Other affiliations: Bell Labs
Bio: Fabiano Chaves is an academic researcher from Nokia. The author has contributed to research in topics: Wireless network & Wi-Fi array. The author has an hindex of 10, co-authored 26 publications receiving 1033 citations. Previous affiliations of Fabiano Chaves include Bell Labs.
••09 Jun 2013
TL;DR: This paper considers two of the most prominent wireless technologies available today, namely Long Term Evolution (LTE), and WiFi, and addresses some problems that arise from their coexistence in the same band, and proposes a simple coexistence scheme that reuses the concept of almost blank subframes in LTE.
Abstract: The recent development of regulatory policies that permit the use of TV bands spectrum on a secondary basis has motivated discussion about coexistence of primary (e.g. TV broadcasts) and secondary users (e.g. WiFi users in TV spectrum). However, much less attention has been given to coexistence of different secondary wireless technologies in the TV white spaces. Lack of coordination between secondary networks may create severe interference situations, resulting in less efficient usage of the spectrum. In this paper, we consider two of the most prominent wireless technologies available today, namely Long Term Evolution (LTE), and WiFi, and address some problems that arise from their coexistence in the same band. We perform exhaustive system simulations and observe that WiFi is hampered much more significantly than LTE in coexistence scenarios. A simple coexistence scheme that reuses the concept of almost blank subframes in LTE is proposed, and it is observed that it can improve the WiFi throughput per user up to 50 times in the studied scenarios.
••02 Jun 2013
TL;DR: A simulator-based system- level analysis in order to assess the network performance in an office scenario shows that LTE system performance is slightly affected by coexistence whereas Wi-Fi is significantly impacted by LTE transmissions.
Abstract: The deployment of modern mobile systems has faced severe challenges due to the current spectrum scarcity. The situation has been further worsened by the development of different wireless technologies and standards that can be used in the same frequency band. Furthermore, the usage of smaller cells (e.g. pico, femto and wireless LAN), coexistence among heterogeneous networks (including amongst different wireless technologies such as LTE and Wi-Fi deployed in the same frequency band) has been a big field of research in the academy and industry. In this paper, we provide a performance evaluation of coexistence between LTE and Wi-Fi systems and show some of the challenges faced by the different technologies. We focus on a simulator-based system- level analysis in order to assess the network performance in an office scenario. Simulation results show that LTE system performance is slightly affected by coexistence whereas Wi-Fi is significantly impacted by LTE transmissions. In coexistence, the Wi-Fi channel is most often blocked by LTE interference, making the Wi-Fi nodes to stay on the LISTEN mode more than 96% of the time. This reflects directly on the Wi-Fi user throughput, that decreases from 70% to ≈100% depending on the scenario. Finally, some of the main issues that limit the LTE/Wi-Fi coexistence and some pointers on the mutual interference management of both the systems are provided.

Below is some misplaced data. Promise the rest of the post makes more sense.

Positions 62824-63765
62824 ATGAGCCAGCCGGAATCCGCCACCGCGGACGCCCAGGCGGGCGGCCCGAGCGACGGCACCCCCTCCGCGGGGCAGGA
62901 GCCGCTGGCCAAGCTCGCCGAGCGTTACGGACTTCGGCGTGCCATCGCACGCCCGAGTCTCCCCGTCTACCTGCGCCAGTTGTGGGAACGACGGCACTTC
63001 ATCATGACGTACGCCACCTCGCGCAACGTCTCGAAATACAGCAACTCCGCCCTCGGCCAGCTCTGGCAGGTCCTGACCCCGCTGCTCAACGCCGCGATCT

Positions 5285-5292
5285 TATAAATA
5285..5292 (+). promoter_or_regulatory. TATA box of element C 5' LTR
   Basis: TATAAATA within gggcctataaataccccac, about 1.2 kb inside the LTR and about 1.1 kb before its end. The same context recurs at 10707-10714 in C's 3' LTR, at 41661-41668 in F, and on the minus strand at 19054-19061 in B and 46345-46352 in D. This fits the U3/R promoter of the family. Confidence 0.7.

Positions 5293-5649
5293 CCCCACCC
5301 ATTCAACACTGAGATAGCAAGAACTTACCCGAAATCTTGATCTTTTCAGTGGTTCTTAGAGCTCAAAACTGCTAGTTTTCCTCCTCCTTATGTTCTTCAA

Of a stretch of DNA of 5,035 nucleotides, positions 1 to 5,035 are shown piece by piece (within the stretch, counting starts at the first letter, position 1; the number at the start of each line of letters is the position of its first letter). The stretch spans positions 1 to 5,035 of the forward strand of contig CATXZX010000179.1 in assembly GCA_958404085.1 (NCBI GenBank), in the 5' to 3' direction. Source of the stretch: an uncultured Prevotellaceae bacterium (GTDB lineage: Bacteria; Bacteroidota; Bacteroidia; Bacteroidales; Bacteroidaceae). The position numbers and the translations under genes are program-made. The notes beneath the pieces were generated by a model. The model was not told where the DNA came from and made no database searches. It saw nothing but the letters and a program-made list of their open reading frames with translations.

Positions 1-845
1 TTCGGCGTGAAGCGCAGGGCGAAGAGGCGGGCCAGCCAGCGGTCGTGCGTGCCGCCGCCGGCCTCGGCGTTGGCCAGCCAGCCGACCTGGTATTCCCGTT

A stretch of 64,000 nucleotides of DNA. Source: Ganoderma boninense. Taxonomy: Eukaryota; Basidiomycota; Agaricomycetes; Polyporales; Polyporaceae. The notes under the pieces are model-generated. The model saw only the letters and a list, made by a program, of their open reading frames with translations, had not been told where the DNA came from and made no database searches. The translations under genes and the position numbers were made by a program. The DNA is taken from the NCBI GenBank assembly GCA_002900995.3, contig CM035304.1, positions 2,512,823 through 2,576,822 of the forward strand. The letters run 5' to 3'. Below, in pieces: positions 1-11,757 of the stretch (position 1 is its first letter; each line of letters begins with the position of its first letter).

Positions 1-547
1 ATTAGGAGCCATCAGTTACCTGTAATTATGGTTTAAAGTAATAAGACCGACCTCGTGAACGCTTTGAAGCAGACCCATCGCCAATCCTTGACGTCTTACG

TL;DR: The issues that arise from the concurrent operation of LTE and Wi-Fi in the same unlicensed bands from the point of view of radio resource management are discussed and it is shown that Wi-fi is severely impacted by LTE transmissions.
Abstract: The expansion of wireless broadband access network deployments is resulting in increased scarcity of available radio spectrum. It is very likely that in the near future, cellular technologies and wireless local area networks will need to coexist in the same unlicensed bands. However, the two most prominent technologies, LTE and Wi-Fi, were designed to work in different bands and not to coexist in a shared band. In this article, we discuss the issues that arise from the concurrent operation of LTE and Wi-Fi in the same unlicensed bands from the point of view of radio resource management. We show that Wi-Fi is severely impacted by LTE transmissions; hence, the coexistence of LTE and Wi-Fi needs to be carefully investigated. We discuss some possible coexistence mechanisms and future research directions that may lead to successful joint deployment of LTE and Wi-Fi in the same unlicensed band.
••01 Sep 2013
TL;DR: The proposed LTE UL power control with interference aware power operating point is a flexible tool to deal with the trade-off between LTE and Wi-Fi performances in coexistence since it is able to set different LTE/Wi-Fi coexistence configurations with the choice of a single parameter.
Abstract: Spectrum sharing is a powerful alternative to deal with the exponential increase on the wireless communication capacity demand In this context, the coexistence of two of the most prominent wireless technologies today, Long Term Evolution (LTE) and Wi-Fi, is an important research topic In the most common Wi-Fi network operation, the Distributed Coordination Function (DCF), communication nodes access the channel only if the interference level is below a certain threshold Then, Wi-Fi operation is severely affected when in coexistence with LTE This paper proposes the use of LTE uplink (UL) power control to improve LTE/Wi-Fi coexistence With the introduction of an additional factor to the conventional LTE UL power control, a controlled decrease of LTE UL transmit powers is carried out according to interference measurements, giving opportunity to Wi-Fi transmissions The proposed LTE UL power control with interference aware power operating point is a flexible tool to deal with the trade-off between LTE and Wi-Fi performances in coexistence, since it is able to set different LTE/Wi-Fi coexistence configurations with the choice of a single parameter Simulation results show that the proposed approach can provide similar or better performance for both LTE and Wi-Fi networks than a previously proposed interference avoidance mechanism